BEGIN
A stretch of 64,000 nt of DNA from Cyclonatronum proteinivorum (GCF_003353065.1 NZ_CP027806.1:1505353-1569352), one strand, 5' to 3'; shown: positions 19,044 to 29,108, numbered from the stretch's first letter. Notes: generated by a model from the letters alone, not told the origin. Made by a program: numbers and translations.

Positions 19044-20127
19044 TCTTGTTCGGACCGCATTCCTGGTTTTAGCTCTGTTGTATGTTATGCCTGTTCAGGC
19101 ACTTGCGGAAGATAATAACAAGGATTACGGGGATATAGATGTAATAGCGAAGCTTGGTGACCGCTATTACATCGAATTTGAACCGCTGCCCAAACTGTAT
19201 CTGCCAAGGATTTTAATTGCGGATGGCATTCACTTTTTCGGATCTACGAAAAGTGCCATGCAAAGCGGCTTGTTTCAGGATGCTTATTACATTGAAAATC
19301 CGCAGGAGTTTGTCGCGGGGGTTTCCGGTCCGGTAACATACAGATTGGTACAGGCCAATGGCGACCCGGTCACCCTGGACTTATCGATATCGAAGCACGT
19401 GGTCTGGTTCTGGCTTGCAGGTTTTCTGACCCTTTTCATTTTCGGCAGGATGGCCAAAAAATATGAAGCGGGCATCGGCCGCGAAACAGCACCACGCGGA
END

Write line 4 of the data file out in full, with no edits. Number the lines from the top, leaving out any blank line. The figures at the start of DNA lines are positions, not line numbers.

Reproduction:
19101 ACTTGCGGAAGATAATAACAAGGATTACGGGGATATAGATGTAATAGCGAAGCTTGGTGACCGCTATTACATCGAATTTGAACCGCTGCCCAAACTGTAT